PNT Draws Paralympic Champ Ukraine, Northern Ireland and Australia in World Championships

After competing in last summer’s Paralympics, the U.S. Paralympic National Soccer Team (PNT) is set to begin a new competition cycle at the IFPC CP Football World Championships in San Luis, Argentina, in September.

The tournament features a total of 16 teams, eight of which competed in Rio de Janeiro, dividing them into groups of four for the opening round. This month’s draw placed the PNT in Group D alongside Ukraine, the strongest side in 7-a-side Paralympic soccer, Northern Ireland and Australia.


The Ukrainians enter as reigning champions of the sport’s biggest competition (Paralympics) and current No. 1 team in the world. The European powerhouse has won or finished as runner-up in every Paralympics that they have entered. Its lowest recorded world ranking is No. 2.

Last year’s squad rolled through the Paralympics, winning every match with a plus-13 goal differential, never allowing more than one goal in a game, nor trailing. The Yellow-Blue was similarly dominant in a silver medal finish at the last World Championships in 2015, a stretch that featured a 16-0 rout of Japan and only two goals against over the course of the tournament.  Ukraine was the first country in the world to sponsor full-time residency for its CP soccer team, a key catalyst for the team’s incredible success.

The U.S. PNT saw the Ukrainians at a pre-Paralympic tournament last June in the Netherlands, falling 9-0 and 5-0 in the two matches. With a new-look U.S. team at its highest ranking yet, the PNT will look to battle for a result in Argentina.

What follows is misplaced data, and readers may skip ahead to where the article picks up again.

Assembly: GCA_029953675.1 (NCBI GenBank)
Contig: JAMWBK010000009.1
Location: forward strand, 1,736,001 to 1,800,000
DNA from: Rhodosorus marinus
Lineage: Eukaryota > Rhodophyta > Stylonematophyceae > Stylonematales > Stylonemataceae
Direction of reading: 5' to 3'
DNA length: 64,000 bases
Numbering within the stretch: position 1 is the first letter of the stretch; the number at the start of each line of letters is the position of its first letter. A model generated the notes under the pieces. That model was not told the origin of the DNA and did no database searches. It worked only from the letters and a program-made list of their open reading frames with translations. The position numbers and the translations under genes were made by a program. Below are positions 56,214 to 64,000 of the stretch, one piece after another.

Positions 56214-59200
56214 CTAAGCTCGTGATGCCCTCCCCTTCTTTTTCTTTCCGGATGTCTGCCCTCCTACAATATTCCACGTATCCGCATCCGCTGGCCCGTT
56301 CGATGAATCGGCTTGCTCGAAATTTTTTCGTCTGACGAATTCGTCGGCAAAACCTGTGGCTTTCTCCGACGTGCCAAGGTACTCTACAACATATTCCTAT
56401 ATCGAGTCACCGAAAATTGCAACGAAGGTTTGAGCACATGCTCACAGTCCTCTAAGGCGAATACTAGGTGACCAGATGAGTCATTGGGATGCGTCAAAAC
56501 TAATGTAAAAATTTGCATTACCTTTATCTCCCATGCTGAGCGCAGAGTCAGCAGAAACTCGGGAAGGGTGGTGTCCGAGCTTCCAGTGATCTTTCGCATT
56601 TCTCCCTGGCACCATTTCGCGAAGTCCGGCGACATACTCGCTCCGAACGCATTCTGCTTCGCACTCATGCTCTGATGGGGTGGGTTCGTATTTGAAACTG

Northern Ireland

Northern Ireland is a team on the brink of a breakout. Currently ranked No. 13 in the world, the Green and White Army seems poised to crack the top 10. Playing a physical style that’s complimented with technical ability, the team was the strongest No. 3 seed in the tournament draw and is coached by an experienced staff, including former Manchester United and Northern Ireland captain Mal Donaghy.

The team clinched its spot in the World Championships with a fifth-place finish at last summer’s Qualification Tournament in Vejen, Denmark. Northern Ireland finished 14th at the 2015 World Championships and eighth at the last European Championships in 2014.

While the team doesn’t have a full-time residency, nearly the whole roster is located near Belfast, allowing for frequent training sessions with the entire squad. U.S. PNT head coach Stuart Sharp is very familiar with the Norn Iron, having served as head coach of the Scottish National CP Team from 2005-2011. He garnered results against Northern Ireland in his time in the United Kingdom, and he’ll look to continue that success in September. 


The Pararoos are flying high thanks to a brand-new sponsorship deal that will allow the team to train together full-time. Australian health company Zest Care announced a partnership with the squad last March, signaling an influx of resources to help the team better compete on the international stage. They’ve also instituted a nationwide regional structure to facilitate the program’s organization and reach.

Head coach Kai Lammert has been with the team since 2006 and in the top job since 2011. Hailing from Germany, Lammert has instilled an unpredictable style of play with a vicious counterattack. The Aussies qualified for the World Championships with a sixth-place finish at the Qualification Tournament. They are currently ranked No. 16 in the world and No. 3 in the Asia-Oceania region.

United States

The USA is currently ranked No. 6 in the world, its highest-ever ranking after an undefeated mark in four challenge matches this year. In a June series, the PNT took down Chile 6-0 and 10-0 in South America. Last month, the team played its first home matches since 2014 in Lakewood Ranch, Florida against Canada, a potential knockout round opponent at the World Championships, recording a hard-fought 2-2 draw and impressive 3-1 win.

After a seventh-place finish at the Paralympics, the U.S. has several fresh faces that have made a huge impact in this summer’s challenge matches. Leading the way looks to be Nick Mayhugh, a Division I college player who has notched two multi-goal games in his first four international contests.

While a number of injuries mean that the Americans will enter the tournament at less than full strength, a primary goal is advancement from the group stage, guaranteeing a top-eight finish and a spot in the 2019 IFCPF World Cup in Pinto, Spain.